Oyster season is on. From the chilly waters of the northeastern Atlantic coast, down through the Gulf and along the Pacific coast, they’re harvesting teeming beds and hauling in the nets, populating our ravenous pirate dreams.
Our fair city is flush with restaurant menus listing oysters from as close as the Gulf and as far as the world. Here are our favorite Austin spots, from the swanky to the downright divey, where we might be found bellying up — with delirious enthusiasm — to the oyster bar.
Perla's Seafood & Oyster Bar
Notable for: Happy hour with $0.50 off oysters and $2 off beverages, Monday through Friday from 3-6 pm.
We call these our special occasion oysters. Currently serving 18 species of oysters from the Northeast coast, a half-dozen of these prized pets will set you back $18-$22. The people-watching on Perla’s tree-shaded patio (with a window into the weird and wonderful world of SoCo) though, is free of charge.
Clark's Oyster Bar
Notable for: Happy hour, Monday through Friday from 3-6 pm, with $0.50 off oysters, half off burgers, $5 martinis and draft beer; Saturday and Sunday from 3-6 pm, $0.50 off oysters and half off bottles of wine.
Perla’s little brother on the quiet and refined end of Sixth Street, Clark’s serves 14 species of oysters from the Atlantic and Pacific coasts at $3.25-3.50 per oyster. A little pricey, sure, but worth it for the true bivalve connoisseur hoping to sample the most prized species. We enjoy ours with a classic gin martini, dirty, in this bright and stylish space.
Foreign & Domestic
Notable for: Dollar Oyster Tuesdays from 5:30-9:30 pm. A selection of at least two types of east coast oysters are available for a buck each, plus drink specials and other Tuesday-only menu items until they run out.
Renowned for peak-of-freshness ingredients and innovative cuisine, this hip, casual spot on the edgy end of Hyde Park stays packed with satisfied patrons. You’ll find us watching the behind-the-scenes action from the bar. We order these almost-sweet, plump oysters until there are no more. We might just break the bank — one dollar at a time.
Notable for: Oyster Mondays with half-priced oysters and $5 cava all evening.
Oysters are a huge part of what charming Hillside Farmacy is all about, with species flown in from every coast, according to peak of the market availability. Mondays are all about the raw, but the Hillside Rock dish uses baked Gulf oyster, cured sausage aioli, jalapeño vinaigrette and bread crumbs to enchant oyster lovers for $12 during happy hour every day. You’ll find us getting our kicks with the Wasabi Bloody Mary, admiring the fashionable staff and vintage décor, sporting our favorite felt cloche and fancying ourselves a modern-day Zelda Fitzgerald.
Abel's on the Lake
Notable for: Happy hour with Gulf oysters priced at $0.75 each, Monday through Friday from 4-6 pm.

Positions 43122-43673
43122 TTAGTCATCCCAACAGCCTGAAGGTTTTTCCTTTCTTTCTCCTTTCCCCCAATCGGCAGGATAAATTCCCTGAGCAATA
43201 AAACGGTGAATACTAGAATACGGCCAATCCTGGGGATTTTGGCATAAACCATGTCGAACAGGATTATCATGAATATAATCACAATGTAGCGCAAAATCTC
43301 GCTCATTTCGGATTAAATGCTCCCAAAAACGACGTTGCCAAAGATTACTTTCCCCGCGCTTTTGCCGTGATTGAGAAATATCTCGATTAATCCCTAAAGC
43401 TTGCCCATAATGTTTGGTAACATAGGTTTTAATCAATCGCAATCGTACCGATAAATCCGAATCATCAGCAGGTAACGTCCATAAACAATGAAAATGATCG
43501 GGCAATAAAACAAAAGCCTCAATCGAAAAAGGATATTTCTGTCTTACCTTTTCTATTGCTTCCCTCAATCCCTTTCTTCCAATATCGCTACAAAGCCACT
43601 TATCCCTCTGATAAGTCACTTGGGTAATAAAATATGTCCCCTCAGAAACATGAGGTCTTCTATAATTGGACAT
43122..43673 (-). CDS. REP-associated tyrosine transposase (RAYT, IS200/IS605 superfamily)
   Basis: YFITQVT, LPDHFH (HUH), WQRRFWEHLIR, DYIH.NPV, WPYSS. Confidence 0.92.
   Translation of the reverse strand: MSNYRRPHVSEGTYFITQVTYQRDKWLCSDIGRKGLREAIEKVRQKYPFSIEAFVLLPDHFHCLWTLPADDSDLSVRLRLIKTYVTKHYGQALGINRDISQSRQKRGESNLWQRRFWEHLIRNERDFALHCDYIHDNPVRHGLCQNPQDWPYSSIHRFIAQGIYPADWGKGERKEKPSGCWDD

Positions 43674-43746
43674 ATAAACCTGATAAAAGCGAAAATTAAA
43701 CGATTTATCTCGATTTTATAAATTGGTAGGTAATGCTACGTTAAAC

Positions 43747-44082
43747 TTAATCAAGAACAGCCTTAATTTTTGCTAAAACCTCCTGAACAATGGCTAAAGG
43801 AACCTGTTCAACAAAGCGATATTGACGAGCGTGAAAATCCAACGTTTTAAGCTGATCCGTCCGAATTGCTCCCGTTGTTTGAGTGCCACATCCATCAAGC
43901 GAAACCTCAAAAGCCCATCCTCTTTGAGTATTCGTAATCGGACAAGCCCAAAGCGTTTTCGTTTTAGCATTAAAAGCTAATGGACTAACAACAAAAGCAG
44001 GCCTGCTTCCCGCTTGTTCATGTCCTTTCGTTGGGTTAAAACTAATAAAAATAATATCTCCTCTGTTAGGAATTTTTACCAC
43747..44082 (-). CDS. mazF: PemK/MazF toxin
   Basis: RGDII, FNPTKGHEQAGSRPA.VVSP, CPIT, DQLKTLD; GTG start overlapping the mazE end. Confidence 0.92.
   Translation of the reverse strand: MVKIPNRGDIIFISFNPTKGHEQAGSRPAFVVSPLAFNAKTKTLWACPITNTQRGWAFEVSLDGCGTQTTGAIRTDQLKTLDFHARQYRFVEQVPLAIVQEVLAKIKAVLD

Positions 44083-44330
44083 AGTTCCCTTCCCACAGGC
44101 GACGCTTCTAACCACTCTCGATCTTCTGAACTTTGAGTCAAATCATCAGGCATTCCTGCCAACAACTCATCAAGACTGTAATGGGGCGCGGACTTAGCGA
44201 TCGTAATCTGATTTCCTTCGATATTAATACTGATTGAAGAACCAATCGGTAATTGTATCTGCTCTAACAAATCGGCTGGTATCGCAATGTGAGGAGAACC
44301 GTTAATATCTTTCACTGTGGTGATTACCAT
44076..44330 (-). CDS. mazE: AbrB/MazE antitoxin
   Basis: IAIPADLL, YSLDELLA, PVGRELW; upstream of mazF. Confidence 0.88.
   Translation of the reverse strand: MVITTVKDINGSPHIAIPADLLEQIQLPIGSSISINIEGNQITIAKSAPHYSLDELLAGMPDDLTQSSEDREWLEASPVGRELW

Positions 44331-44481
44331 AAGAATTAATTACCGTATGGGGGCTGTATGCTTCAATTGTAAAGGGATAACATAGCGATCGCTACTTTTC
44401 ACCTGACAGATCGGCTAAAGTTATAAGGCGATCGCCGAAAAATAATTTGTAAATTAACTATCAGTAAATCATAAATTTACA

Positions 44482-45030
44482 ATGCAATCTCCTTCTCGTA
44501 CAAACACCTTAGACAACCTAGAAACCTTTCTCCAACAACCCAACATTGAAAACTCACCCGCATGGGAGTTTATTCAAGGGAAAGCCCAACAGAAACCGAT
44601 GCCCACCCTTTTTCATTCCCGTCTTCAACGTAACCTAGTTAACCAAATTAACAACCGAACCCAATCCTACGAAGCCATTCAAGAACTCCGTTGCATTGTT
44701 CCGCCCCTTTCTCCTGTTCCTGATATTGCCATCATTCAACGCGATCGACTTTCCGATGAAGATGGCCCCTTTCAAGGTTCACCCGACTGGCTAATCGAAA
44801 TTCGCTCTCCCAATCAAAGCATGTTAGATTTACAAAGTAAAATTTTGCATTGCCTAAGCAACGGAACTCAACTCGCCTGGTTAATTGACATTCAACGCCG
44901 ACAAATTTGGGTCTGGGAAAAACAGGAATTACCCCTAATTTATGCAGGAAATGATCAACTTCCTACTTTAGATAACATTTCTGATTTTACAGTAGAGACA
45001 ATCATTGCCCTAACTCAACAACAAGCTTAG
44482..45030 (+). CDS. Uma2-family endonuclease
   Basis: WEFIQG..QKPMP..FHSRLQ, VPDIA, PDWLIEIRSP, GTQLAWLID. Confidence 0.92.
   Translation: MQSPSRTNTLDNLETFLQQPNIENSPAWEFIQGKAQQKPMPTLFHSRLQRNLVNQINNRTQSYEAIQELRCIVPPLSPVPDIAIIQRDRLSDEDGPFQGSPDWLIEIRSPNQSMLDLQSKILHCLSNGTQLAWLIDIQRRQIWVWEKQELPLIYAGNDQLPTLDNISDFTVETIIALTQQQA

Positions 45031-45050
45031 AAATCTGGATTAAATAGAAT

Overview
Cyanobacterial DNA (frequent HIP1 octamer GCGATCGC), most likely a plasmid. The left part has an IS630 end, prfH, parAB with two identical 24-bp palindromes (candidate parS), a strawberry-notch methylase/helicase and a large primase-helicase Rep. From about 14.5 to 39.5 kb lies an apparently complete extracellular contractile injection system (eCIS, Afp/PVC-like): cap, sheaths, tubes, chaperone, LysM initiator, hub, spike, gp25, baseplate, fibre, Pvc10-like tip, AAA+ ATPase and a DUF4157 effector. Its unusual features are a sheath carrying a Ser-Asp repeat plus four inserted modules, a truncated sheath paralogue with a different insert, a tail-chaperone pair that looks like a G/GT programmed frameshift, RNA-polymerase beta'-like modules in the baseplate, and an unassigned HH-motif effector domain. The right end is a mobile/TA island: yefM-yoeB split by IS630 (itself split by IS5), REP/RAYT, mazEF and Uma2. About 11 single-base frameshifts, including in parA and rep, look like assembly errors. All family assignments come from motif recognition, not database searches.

Abel’s is currently serving Gulf and east coast oysters with cocktail sauce, horseradish, house-made mignonette, lemon wedges and crackers. Arrive early for a decent parking spot, find the perfect table from which to wet your whistle with local Deep Eddy vodka, then watch the sun set on beautiful Lake Austin. It’s the spot we’re most likely to meet friends over a cold dozen. ... or four.
Notable for: $1 Texas Gulf oysters on the half shell, Thursdays from 6-9 pm.
A combination retail market, oyster bar and restaurant, Quality serves a full menu for lunch and dinner to a loyal crowd. We make our way directly to the oyster bar on Thursday evenings where the only dining decision is which drink we’ll select to wash down our beautiful, briny oysters. Quality Seafood also serves seven unique preparations of creole-inspired grilled oysters. It’s a great way to nurse our South Louisiana homesickness.
Deckhand Oyster Bar
Notable for: All Gulf oysters, all the time. Currently $13.99 per dozen at lunch and dinner.
Never mind the noisy crowd, the sports-related cursing or the jarring orange exterior — this is the real deal. Deckhands does not “shuck around.” Co-owners Lahn and Tarzan Saybounkam have a combined six decades of experience with oyster shucking, harvesting and serving Gulf oysters exclusively. They even own the boat from which your daily dozen is caught. Tables are scattered about the popular spot, but the real action can be seen from a stool at the bar where oysters are shucked rapidly and expertly. You’ll likely find us at there swapping fish tales over icy Lone Stars and eating pristine, plump dozens complemented by healthy drizzles of salty, spicy, Thai-inspired Deckhand sauce.
A cheat sheet for oyster newbies
Among the most popular and heavily-harvested species, you’ll find five basics:
- Crassostrea virginica (C. virginica) — Common names: Eastern, Atlantic, Gulf, Blue Point, Malpeque. Occurring naturally from Canada down the East Coast to New York, Chesapeake Bay and down and across the Gulf of Mexico.
- Crassostrea gigas (C. gigas) — Common names: Pacific, Japanese, Creuse. Introduced to the Pacific Coast from Asia, and later, France. The most common farm-raised oyster in the Pacific Northwest.
- Crassostrea sikamea (C. sikamea) — Common name: Kumamoto. Farm-raised in the Pacific Northwest and known for its small shape and deep-bottomed shell with fluted edge. Originally introduced to Washington from Japan.
- Ostrea conchaphila (O. conchaphila) or Ostrea lurida (O. lurida) — Common names: Olympia, Oly, Tiny Pacific. These half-dollar sized gems are the indigenous oysters of the Pacific Northwest.
- Ostrea edulis (O. edulis) — Common names: European, Flat, Belon. The boldest-flavored oyster with a shallow, round shell reminiscent of a dinner plate. Intense marine and mineral aftertaste.